These are the best new rock songs you need to hear right now, featuring Creeper, The Struts, Alice Cooper and more

Tracks of the Week artists
(Image credit: Press materials)

There was a time when rock'n'roll was a young man's game, but it's no longer true. You want proof? Check out last week's Tracks Of The Week fracas, when Doro and Rob Halford triumphed after combining almost a century of experience to cover a 43-year-old song.

Can some whippersnappers rock the boat this week? Only the next 168 hours will tell. For that's how long you have to choose this week's ultimate winner.   

And now, it's on with the next round of matches. Go forth and listen! (And don't forget to vote, the form is at the foot of the page). 


Creeper - Teenage Sacrifice

"All my friends are digging graves and I’m handing them the shovels". With an opening line like that – flanked with spooky choirs, colossal riffs and Phantom of The Opera-sized organ blasts – you’re clearly not in for something vanilla. Or that takes itself too seriously. Conjuring the same leather-jacketed, dry-iced heights of vintage Ozzy Osbourne, Bat Out Of Hell and Ghost’s glitziest moments, Teenage Sacrifice is a huge, enormously fun example of the sort of 80s metal-meets-horror movie theatre you can expect on their new album Sanguivore, out on October 13th (Friday 13th, because…well, of course).

Saint Agnes - Follow You

Produced and mixed by NIN collaborator Sean Beavan, rising Brit stars Saint Agnes sound thrillingly unhinged on this propulsive, tearaway but laser-focused shot of industrial punk ‘n’roll. Waves of expansive distortion and pummeling stop-start riffs pair excellently with Kitty A. Austen’s white-hot shrieks, building into a monster-catchy, rock-til-you-drop chorus with a menacing heart. Breathless and brilliant. One of our favourites from new album Bloodsuckers.

When Rivers Meet - Seen It All Before

“We’ve always stuck to a certain structure to create our songs,” says WRM vocalist/violinist/mandolin-player Grace Bond, “but with this song we removed any limitations, and we consider it to be a really unique song for our repertoire and from the new album, Aces Are High.” The result is a sensual, hypnotic and heavy dose of blues rock that swerves through hand-claps, stompy chain-gang rhythm and treacly yet gritty guitar lines. Stripped back yet rich.

Shepherds Reign - Nafanua

Named after Samoa’s Goddess of War (daughter of the God of Pulotu, the underworld in Polynesian mythology) Nafanua finds the rising Kiwi rockers on guttural yet melodic form, all fearsome chugging guitars, impassioned vocals and primal energy. Could they do what The Hu have done for Mongolia with Polynesian history and folklore? Time will tell, but this is a mightily satisfying headbanger in the meantime.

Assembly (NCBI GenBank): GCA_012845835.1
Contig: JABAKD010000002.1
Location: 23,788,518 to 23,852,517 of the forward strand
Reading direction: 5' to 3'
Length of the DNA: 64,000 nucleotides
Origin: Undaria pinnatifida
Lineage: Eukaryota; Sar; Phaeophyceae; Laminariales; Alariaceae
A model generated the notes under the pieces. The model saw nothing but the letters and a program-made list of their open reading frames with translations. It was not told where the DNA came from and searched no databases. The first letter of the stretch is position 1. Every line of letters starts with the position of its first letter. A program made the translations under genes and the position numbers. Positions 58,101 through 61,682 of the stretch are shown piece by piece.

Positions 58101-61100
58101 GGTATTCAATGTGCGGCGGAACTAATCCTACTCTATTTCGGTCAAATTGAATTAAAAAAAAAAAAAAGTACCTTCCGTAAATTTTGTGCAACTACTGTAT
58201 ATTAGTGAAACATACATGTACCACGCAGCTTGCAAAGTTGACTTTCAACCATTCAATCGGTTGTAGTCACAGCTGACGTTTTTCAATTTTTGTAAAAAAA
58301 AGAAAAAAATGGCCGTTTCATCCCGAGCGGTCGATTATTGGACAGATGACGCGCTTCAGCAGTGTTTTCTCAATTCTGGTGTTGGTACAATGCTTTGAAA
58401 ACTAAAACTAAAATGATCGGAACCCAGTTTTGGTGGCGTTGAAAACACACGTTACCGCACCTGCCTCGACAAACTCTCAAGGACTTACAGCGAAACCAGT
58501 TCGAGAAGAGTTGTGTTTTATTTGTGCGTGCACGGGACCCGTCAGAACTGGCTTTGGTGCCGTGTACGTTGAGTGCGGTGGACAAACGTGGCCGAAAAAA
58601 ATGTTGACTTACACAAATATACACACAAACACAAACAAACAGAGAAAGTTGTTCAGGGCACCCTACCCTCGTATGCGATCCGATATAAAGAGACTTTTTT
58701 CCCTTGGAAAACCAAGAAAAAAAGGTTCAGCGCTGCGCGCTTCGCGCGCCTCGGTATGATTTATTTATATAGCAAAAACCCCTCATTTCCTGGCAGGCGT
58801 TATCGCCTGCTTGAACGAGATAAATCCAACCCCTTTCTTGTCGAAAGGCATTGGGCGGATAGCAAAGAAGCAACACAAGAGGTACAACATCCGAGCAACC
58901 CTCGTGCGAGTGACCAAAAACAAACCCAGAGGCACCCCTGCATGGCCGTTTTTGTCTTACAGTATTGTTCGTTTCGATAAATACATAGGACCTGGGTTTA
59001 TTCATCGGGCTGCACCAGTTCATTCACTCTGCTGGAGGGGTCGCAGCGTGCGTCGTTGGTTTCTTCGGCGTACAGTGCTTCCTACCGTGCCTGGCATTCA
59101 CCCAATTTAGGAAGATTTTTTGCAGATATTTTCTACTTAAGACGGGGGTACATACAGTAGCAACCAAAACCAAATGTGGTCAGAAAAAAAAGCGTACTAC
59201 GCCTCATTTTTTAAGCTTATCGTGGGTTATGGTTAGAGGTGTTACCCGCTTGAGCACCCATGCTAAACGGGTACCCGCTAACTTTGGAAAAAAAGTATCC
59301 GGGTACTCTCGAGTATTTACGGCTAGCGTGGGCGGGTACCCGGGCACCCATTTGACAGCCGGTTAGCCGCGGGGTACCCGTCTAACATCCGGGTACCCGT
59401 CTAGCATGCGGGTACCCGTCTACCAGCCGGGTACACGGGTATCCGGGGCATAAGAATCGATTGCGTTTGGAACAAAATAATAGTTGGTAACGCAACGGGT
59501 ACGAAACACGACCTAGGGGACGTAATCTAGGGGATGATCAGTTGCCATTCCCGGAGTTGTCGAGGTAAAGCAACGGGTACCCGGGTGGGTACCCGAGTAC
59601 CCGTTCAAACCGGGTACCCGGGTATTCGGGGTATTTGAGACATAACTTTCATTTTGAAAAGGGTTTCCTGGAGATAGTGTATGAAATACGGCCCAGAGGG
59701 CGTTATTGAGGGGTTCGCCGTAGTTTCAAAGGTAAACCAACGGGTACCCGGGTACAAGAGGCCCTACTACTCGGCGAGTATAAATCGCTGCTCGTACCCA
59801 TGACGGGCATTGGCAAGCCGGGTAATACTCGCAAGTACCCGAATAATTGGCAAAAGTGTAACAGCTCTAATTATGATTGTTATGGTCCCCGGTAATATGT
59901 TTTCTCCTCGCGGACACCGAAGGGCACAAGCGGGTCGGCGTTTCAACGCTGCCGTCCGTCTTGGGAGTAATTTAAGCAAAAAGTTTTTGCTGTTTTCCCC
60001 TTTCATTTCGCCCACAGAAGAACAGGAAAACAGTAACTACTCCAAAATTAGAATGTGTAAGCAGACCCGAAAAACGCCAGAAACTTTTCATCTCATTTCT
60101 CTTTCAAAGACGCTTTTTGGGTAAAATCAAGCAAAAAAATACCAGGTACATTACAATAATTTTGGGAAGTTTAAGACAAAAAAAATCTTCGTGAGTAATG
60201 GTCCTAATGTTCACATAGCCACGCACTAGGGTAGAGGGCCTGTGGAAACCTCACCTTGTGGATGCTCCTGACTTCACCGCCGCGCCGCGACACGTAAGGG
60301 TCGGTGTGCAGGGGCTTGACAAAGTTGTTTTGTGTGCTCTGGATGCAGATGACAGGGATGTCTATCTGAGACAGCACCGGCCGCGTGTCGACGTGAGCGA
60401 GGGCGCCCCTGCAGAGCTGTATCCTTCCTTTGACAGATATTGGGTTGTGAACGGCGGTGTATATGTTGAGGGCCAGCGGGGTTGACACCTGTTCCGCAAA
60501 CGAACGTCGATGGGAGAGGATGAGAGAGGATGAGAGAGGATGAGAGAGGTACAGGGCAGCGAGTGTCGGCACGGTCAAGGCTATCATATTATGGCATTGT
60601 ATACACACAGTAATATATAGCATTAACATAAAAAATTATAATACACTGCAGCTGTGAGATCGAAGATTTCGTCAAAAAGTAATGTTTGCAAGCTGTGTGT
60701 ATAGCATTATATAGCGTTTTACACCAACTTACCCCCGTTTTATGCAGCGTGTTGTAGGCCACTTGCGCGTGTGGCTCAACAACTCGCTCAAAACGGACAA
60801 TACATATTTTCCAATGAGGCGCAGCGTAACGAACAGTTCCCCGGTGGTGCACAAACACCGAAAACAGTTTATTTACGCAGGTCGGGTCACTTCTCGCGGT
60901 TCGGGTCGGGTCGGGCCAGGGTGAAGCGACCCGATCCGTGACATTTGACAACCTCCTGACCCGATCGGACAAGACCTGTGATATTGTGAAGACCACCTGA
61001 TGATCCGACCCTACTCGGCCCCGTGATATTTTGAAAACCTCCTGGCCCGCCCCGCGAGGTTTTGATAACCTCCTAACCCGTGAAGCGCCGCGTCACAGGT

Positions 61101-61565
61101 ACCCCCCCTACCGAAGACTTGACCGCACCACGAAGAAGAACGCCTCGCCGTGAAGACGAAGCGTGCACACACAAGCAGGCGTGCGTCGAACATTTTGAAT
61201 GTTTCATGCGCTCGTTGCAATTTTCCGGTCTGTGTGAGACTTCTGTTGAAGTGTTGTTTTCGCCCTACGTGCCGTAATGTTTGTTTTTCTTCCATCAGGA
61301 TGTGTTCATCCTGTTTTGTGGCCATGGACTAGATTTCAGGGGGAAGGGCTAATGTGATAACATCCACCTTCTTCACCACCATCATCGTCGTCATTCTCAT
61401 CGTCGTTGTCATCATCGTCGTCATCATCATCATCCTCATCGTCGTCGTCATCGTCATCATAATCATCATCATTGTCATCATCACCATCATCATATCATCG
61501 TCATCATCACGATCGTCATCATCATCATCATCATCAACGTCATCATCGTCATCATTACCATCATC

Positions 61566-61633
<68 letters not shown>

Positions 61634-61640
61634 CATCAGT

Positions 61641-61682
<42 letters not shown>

Hannah Wicklund - Witness

The last time we heard from Hannah, she was playing bluesy Hendrix-y rock as the face of Hannah Wicklund & The Steppin’ Stones. Now just Hannah Wicklund, she’s going down a slightly different, more individual route, without losing touch of the classic rock DNA that drew us to her initially. Taken from her new album The Prize – produced by Sam Kiszka of Greta Van Fleet – Witness tells a phoenix-from-the-ashes tale of healing through heartbreak. Unfurling from piano roots, it’s a soul-charged, uptempo ballad with commanding 70s guitar tones and an earthy pop melody that places her in the present.  

Oli Brown & The Dead Collective feat Jo Quail - Haunted

Oli Brown’s piercing, emotive acoustic ballad (previously released as a beefy hard rock number) acquires new cinematic depth and poignancy with Jo Quail’s cello and string sections – offering a truer reflection of the dark times that inspired it. With its smouldering, grungy undertones, you could have imagined Chris Cornell singing this. Like what you hear? Catch Oli and co on tour across the UK in September.

The Struts - Too Good At Raising Hell

"Sex so good, make a neighbour smoke a cigarette" is another great line from the pen of Struts frontman Luke Spiller, as Too Good At Raising Hell finds Derby's favourite sons sounding as much Muscle Shoals as they do Sunset Strip. Horns parp, the hooks pile up, there are multiple bits where you can sing along, and it's the kind of thing Primal Scream might pull off if they were as good as Bobby Gillespie actually thinks they are.  

Alice Cooper - Welcome To The Show

Following last month's White Line Frankenstein, Alice Cooper has released a second single with a title that harks back to days of yore. Welcome To The Show finds the Coop in typically rumbustious form, which a song that could have been released in 1974 as much as 2023, a couple of shred-friendly solos the only real clues that this wasn't actually recorded five decades ago. Essentially it's a lively assemblage of Alice Cooper tropes, but it's all the better for it. "The show is ready to go and we are fully loaded," warns Alice. "Here it comes!"

Polly Glass
Deputy Editor, Classic Rock

Polly is deputy editor at Classic Rock magazine, where she writes and commissions regular pieces and longer reads (including new band coverage), and has interviewed rock's biggest and newest names. She also contributes to Louder, Prog and Metal Hammer and talks about songs on the 20 Minute Club podcast. Elsewhere she's had work published in The Musician, delicious. magazine and others, and written biographies for various album campaigns. In a previous life as a women's magazine junior she interviewed Tracey Emin and Lily James – and wangled Rival Sons into the arts pages. In her spare time she writes fiction and cooks.

With contributions from